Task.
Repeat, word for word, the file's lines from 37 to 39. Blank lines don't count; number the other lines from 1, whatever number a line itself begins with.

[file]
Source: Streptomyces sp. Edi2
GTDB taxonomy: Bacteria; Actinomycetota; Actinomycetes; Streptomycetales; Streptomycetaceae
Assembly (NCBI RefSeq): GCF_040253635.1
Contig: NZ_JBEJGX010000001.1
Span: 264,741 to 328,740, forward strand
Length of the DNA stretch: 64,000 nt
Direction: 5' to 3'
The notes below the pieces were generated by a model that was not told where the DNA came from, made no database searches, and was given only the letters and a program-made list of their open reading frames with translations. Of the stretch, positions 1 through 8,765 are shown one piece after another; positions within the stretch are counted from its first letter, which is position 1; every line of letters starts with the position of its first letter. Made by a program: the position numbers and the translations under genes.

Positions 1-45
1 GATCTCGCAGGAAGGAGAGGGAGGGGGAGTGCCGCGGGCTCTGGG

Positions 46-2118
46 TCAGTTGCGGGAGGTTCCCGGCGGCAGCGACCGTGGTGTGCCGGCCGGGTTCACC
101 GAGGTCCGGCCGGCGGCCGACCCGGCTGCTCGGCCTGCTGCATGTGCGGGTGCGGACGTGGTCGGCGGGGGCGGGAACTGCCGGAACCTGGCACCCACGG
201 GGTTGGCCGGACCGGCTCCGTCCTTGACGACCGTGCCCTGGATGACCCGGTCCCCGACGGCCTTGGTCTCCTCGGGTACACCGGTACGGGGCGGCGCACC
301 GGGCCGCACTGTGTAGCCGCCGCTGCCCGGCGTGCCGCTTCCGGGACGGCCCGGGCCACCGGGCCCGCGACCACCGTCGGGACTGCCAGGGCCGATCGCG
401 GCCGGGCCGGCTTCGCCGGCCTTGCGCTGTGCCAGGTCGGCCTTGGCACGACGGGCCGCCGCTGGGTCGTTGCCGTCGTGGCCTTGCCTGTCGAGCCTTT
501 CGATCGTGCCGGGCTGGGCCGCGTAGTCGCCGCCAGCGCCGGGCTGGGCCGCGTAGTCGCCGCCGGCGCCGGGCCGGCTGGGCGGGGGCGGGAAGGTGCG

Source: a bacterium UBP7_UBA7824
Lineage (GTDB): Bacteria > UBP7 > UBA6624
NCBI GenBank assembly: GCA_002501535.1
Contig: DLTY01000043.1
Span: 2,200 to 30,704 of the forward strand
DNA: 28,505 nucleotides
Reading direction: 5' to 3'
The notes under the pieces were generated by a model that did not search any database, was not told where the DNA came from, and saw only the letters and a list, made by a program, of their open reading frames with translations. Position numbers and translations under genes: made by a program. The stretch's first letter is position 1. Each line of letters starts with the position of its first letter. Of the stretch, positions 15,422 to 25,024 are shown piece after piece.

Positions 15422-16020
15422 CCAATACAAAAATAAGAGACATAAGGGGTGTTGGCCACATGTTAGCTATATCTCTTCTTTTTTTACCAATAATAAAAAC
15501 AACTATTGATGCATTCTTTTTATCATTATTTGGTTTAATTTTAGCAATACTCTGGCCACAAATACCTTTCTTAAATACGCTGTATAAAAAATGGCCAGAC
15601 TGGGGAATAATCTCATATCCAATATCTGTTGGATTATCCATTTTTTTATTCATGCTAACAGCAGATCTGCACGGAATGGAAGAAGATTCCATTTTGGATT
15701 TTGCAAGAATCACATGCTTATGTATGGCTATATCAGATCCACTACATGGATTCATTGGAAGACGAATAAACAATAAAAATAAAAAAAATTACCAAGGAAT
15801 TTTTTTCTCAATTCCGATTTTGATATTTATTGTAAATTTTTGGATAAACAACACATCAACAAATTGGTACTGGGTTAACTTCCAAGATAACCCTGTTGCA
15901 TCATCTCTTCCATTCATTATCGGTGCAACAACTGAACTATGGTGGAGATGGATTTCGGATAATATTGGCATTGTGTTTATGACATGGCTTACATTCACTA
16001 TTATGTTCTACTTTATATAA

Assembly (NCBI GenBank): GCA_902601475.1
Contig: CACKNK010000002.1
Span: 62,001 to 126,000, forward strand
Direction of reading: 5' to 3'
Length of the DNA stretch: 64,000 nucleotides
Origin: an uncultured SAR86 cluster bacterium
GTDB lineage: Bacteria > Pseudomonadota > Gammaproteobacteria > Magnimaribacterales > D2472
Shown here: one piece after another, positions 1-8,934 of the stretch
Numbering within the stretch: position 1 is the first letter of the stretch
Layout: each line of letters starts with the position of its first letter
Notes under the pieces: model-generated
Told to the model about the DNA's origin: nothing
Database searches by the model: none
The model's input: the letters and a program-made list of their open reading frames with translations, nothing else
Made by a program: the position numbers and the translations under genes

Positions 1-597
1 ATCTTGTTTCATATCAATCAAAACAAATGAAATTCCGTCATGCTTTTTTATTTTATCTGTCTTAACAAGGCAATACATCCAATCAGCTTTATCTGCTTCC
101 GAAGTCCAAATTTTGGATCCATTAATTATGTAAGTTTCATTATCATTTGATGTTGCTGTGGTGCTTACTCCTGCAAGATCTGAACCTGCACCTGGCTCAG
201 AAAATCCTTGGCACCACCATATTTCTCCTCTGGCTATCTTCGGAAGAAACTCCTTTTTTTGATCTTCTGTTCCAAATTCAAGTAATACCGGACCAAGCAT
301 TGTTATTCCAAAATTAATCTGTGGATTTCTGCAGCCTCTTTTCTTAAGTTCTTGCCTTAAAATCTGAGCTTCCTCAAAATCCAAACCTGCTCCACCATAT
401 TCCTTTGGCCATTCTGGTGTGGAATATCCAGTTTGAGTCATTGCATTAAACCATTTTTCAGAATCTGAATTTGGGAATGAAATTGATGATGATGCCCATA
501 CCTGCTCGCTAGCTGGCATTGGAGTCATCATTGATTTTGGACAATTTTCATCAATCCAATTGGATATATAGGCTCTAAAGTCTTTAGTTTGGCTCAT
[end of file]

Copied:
Direction of reading: 5' to 3'
Length of the DNA stretch: 64,000 nucleotides
Origin: an uncultured SAR86 cluster bacterium